No restrictions. This document is available to the public through NTIS: National Technical Information Service, Springfield, VA 22161. 

19. Security Classification (of this report) Unclassified 
20. Security Classification (of this page) Unclassified 
21. No. of Pages
176 
22. Price

Form DOT F 1700.7 (872)  Reproduction of completed page authorized 
SI* (Modern Metric) Conversion Factors
Figure 1. Illustration. Unsignalized driveway spacing.
Figure 2. Illustration. Comparison of uniform and nonuniform signal spacing (figure 5 in Gluck, Levinson, and Stover, 1999).^{(3)}
Figure 3. Illustration. Intersection physical area versus functional area (adapted from Transportation Research Circular 456, figure 4).^{(4)}
Figure 4. Illustration. Allowable traffic movements before and after raised median installation (figure 30 in Gluck, Levinson, and Stover, 1999).^{(3)}
Figure 5. Illustration. Potential frontage road configuration.
Figure 6. Illustration. Improved access configuration with cross connectivity.
Figure 7. Graph. Relationship between total access points per mile and crash rate (figure 24 in Gluck, Levinson, and Stover, 1999).^{(3)}
Figure 8. Graph. Relationship between access points per mile and crash rate (figure 26 in Gluck, Levinson, and Stover, 1999).^{(3)}
Figure 9. Graph. Relationship between signals per mile and crash rate (figure 6 in Gluck, Levinson, and Stover, 1999).^{(3)}
Figure 10. Photo. Example of an urban arterial in a residential area.
Figure 11. Photo. Example of a suburban arterial in a commercial area.
Figure 12. Illustrations and photos. Verifying HSIS data with aerial photos.^{(15)}
Figure 13. Screen shot. Verifying data with aerial imagery.^{(16)}
Figure 14. Photo. Verifying data with video.
Figure 15. Image. Example of point objects for a 1mi corridor.^{(17)}
Figure 16. Photo. Data collection equipment used for field visit.
Figure 17. Equation. General form of crash prediction model.
Figure 18. Equation. Crash prediction model with regional calibration.
Figure 19. Equation. Normalized crash prediction model with regional calibration.
Figure 20. Equation. Formula to estimate effects of variables of interest for existing conditions.
Figure 21. Equation. Formula to estimate w.
Figure 22. Equation. Formula to estimate the annual expected crash frequency (EB estimate).
Figure 23. Equations. Calculation of predicted rightangle crashes/year (existing).
Figure 24. Equations. Calculation of predicted rightangle crashes/year (proposed).
Figure 25. Equations. Effect of ACCDENS: predicted total crashes/year (existing).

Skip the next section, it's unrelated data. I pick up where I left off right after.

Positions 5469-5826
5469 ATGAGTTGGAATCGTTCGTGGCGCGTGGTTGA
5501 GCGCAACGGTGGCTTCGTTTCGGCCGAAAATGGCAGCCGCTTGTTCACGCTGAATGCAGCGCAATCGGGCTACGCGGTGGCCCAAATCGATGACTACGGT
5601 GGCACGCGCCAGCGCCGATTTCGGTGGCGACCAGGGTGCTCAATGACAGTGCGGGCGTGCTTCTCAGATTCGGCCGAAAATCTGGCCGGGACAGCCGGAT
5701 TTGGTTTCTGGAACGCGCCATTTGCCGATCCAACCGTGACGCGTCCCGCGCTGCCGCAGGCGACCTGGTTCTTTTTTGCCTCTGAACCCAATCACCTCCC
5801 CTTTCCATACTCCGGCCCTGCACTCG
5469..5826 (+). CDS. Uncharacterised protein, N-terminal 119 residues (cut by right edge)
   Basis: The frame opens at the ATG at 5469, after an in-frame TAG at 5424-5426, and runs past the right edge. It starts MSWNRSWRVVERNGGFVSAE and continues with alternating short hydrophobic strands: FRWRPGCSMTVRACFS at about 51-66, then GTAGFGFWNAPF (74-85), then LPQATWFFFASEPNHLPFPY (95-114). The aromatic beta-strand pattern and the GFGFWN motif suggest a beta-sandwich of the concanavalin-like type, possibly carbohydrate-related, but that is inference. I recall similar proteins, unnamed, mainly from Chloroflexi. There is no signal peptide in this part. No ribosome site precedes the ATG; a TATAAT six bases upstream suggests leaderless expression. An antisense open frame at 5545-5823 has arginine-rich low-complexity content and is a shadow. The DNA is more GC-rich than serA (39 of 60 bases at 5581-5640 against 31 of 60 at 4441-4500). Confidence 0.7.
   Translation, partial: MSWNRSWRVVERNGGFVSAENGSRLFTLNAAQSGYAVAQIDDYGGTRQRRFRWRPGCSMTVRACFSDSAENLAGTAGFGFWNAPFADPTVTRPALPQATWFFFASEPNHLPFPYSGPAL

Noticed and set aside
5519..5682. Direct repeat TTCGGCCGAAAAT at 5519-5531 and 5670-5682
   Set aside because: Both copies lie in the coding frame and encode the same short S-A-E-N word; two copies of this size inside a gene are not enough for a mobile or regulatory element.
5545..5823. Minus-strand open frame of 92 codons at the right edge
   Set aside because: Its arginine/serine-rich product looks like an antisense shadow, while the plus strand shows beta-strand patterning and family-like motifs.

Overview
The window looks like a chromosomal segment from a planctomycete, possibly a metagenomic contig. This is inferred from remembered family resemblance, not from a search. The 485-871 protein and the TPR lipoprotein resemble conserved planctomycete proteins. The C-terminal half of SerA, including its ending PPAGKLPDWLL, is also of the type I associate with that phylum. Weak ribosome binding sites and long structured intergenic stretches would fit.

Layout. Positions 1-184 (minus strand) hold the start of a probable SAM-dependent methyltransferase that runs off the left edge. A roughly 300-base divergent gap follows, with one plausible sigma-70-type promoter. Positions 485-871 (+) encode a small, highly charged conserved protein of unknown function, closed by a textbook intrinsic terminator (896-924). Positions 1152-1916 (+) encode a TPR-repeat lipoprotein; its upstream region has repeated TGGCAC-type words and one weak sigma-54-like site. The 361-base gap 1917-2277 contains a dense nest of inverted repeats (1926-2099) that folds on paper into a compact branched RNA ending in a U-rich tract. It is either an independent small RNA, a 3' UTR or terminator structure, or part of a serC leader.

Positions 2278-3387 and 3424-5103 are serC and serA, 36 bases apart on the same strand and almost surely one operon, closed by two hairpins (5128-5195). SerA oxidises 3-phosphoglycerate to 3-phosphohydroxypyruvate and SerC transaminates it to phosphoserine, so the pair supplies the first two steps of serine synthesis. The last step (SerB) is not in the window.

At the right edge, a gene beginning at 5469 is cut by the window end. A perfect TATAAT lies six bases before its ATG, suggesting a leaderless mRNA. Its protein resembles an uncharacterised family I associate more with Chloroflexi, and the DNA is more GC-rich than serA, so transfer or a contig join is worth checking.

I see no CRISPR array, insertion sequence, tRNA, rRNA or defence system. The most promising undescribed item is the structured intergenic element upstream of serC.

Figure 26. Equations. Effect of ACCDENS: predicted total crashes/year (proposed).
Figure 27. Equations. Effect of PROPNODEV: predicted total crashes/year (existing).
Figure 28. Equations. Effect of PROPNODEV: predicted total crashes/year (proposed).
Figure 29. Equations. Total crashes: predicted total crashes/year (existing).
Figure 30. Equations. Total crashes: predicted crashes/year (proposed).
Figure 31. Equations. Turning crashes: predicted turning crashes/year (existing).
Figure 32. Equations. Turning crashes: predicted turning crashes/year (proposed).
Figure 33. Equations. Rightangle crashes: predicted rightangle crashes/year (existing).
Figure 34. Equations. Rightangle crashes: predicted rightangle crashes/year (proposed).
Figure 35. Equations. Baseline predicted rightangle crashes/year (existing alternative A).
Figure 36. Equations. Estimate of w.
Figure 37. Equations. Expected rightangle crashes/year (existing alternative A).
Figure 38. Equation. Estimate EB correction factor.
Figure 39. Equations. Predicted rightangle crashes/year (existing alternative A).
Figure 40. Equations. Predicted rightangle crashes/year (proposed alternative B).
Figure 41. Equations. Predicted rightangle crashes/year (proposed alternative C).
Figure 42. Equations. Adjusted predicted rightangle crashes/year for existing condition.
Figure 43. Equations. Expected rightangle crashes/year for proposed condition.
Figure 44. Equations. Baseline predicted rightangle crashes/year (existing).
Figure 45. Equation. Estimate of the impacts of the variables of interest for existing conditions.
Figure 46. Equations. Estimation of multipliers.
Figure 47. Equations. Adjusted predicted rightangle crashes/year (existing alternative A).
Figure 48. Equations. Estimation of multipliers.
Figure 49. Equations. Adjusted predicted rightangle crashes/year (proposed alternative B).
Figure 50. Equation. Estimated calibration factor.
Figure 51. Equation. Original multiplier.
Figure 52. Equation. Estimation of calibrated multiplier.
Figure 53. Equations. Minnesota crash prediction model.
Table 1. Prioritization of AM policies and techniques.
Table 2. Strategies/policies in relation to AM safety principles (adapted from V.G. Stover, 2007).^{(1)}
Table 3. Area type and land use categories.
Table 4. Potential issues and opportunities related to crosssectional studies.
Table 5. Objects and characteristics coded in ArcGIS™.
Table 6. Number of corridors by area type and land use.